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Does the incorporation of portion-control strategies in a behavioral program improve weight loss in a 1-year randomized controlled trial?
Int J Obes (Lond). 2017 03; 41(3):434-442.IJ

Abstract

BACKGROUND/OBJECTIVES

Controlling food portion sizes can help reduce energy intake, but the effect of different portion-control methods on weight management is not known. In a 1-year randomized trial, we tested whether the efficacy of a behavioral weight-loss program was improved by incorporating either of the two portion-control strategies instead of standard advice about eating less.

SUBJECTS/METHODS

The Portion-Control Strategies Trial included 186 women with obesity (81%) or overweight (19%). Participants were randomly assigned to one of three equally intensive behavioral programs, consisting of 19 individual sessions over 12 months. The Standard Advice Group was instructed to eat less food while making healthy choices, the Portion Selection Group was instructed to choose portions based on the energy density using tools such as food scales and the Pre-portioned Foods Group was instructed to structure meals around pre-portioned foods such as single-serving main dishes, for which some vouchers were provided. In an intention-to-treat analysis, a mixed-effects model compared weight loss trajectories across 23 measurements; at month 12, weight was measured for 151 participants (81%).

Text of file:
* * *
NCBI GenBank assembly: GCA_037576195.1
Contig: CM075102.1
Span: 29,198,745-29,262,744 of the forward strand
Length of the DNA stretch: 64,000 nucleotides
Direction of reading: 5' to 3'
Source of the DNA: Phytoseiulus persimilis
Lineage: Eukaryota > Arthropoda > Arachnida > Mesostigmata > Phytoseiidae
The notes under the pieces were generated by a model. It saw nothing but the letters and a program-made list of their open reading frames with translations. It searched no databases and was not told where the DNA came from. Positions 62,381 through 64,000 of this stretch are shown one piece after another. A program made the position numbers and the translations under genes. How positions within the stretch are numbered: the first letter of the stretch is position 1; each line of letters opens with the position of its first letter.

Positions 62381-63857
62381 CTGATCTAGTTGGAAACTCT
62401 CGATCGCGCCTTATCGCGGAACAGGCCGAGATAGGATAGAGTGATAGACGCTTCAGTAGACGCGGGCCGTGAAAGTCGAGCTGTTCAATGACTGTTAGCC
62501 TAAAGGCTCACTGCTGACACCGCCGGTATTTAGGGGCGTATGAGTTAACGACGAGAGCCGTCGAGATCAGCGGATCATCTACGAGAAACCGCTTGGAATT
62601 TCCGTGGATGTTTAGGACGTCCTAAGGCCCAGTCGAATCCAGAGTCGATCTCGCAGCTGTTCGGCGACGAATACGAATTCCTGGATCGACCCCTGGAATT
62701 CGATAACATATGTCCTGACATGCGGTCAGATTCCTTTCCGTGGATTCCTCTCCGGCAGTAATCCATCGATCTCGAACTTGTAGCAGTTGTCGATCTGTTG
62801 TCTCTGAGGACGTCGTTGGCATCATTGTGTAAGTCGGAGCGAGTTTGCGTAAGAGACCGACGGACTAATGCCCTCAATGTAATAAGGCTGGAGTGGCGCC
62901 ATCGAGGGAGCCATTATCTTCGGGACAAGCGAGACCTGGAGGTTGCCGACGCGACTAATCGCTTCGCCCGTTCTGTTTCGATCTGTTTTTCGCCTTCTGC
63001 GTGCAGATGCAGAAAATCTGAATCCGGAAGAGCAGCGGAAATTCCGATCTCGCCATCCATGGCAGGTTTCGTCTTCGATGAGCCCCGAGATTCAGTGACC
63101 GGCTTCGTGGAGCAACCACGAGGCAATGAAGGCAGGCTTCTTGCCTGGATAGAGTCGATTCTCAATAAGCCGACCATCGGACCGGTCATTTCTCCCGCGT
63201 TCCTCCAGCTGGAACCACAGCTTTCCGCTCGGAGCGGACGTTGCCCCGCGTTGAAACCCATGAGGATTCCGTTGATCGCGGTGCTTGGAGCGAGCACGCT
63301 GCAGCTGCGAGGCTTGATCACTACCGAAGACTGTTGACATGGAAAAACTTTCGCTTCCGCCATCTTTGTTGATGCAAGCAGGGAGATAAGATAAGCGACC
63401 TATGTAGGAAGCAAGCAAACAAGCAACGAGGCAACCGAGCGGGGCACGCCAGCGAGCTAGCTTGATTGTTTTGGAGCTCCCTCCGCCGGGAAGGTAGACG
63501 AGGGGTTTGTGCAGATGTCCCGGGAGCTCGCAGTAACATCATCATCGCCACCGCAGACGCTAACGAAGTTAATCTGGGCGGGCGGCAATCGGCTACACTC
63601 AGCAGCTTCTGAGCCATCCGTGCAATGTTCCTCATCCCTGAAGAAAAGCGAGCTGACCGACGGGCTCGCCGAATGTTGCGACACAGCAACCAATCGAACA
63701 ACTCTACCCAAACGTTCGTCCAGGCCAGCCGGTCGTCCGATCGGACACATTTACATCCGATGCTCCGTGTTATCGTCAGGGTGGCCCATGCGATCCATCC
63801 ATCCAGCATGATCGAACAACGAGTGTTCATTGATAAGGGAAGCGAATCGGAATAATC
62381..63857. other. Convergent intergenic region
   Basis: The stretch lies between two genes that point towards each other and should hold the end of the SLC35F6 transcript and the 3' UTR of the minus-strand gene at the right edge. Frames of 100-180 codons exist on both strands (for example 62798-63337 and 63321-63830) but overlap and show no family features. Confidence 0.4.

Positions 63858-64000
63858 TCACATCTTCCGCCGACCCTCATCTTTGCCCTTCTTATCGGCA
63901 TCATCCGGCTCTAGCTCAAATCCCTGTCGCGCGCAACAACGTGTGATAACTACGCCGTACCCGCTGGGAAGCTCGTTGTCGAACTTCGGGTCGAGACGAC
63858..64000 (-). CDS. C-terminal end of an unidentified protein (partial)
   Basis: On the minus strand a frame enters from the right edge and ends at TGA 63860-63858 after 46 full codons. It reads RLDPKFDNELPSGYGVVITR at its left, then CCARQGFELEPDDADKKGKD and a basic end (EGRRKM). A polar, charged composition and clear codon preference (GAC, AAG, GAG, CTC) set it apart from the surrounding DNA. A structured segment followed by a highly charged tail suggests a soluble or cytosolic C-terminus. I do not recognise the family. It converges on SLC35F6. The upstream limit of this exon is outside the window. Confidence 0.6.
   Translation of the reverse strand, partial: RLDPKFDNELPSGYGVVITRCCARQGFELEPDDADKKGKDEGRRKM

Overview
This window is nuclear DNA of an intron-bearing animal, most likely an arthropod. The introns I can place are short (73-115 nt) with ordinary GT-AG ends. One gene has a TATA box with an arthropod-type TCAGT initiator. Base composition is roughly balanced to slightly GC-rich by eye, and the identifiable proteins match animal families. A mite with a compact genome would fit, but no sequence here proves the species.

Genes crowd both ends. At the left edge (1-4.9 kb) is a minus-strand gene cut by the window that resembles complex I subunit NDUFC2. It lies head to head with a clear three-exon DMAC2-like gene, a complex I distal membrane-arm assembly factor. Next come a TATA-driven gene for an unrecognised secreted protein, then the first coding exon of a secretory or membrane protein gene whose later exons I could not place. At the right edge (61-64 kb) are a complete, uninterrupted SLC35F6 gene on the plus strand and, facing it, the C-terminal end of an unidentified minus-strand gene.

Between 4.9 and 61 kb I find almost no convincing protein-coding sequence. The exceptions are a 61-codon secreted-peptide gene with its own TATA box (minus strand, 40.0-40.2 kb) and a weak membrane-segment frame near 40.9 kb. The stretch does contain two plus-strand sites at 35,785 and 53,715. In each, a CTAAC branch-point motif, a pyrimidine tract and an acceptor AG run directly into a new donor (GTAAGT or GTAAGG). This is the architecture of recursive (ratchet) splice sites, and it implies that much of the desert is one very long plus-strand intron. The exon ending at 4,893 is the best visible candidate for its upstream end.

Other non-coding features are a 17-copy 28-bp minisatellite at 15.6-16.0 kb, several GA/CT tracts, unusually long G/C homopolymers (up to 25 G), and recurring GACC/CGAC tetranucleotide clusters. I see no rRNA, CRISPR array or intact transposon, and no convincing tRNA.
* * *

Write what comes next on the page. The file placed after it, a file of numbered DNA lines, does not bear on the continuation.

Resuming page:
RESULTS

The trajectories showed that the Pre-portioned Foods Group initially lost weight at a greater rate than the other two groups (P=0.021), but subsequently regained weight at a greater rate (P=0.0005). As a result, weight loss did not differ significantly across groups at month 6 (mean±s.e. 5.2±0.4 kg) or month 12 (4.5±0.5 kg). After 1 year, measured weight loss averaged 6% of baseline weight. The frequency of using portion-control strategies initially differed across groups, then declined over time and converged at months 6 and 12.

CONCLUSIONS

Incorporating instruction on portion-control strategies within a 1-year behavioral program did not lead to a greater weight loss than standard advice. Using pre-portioned foods enhanced early weight loss, but this was not sustained over time. Long-term maintenance of behavioral strategies to manage portions remains a challenge.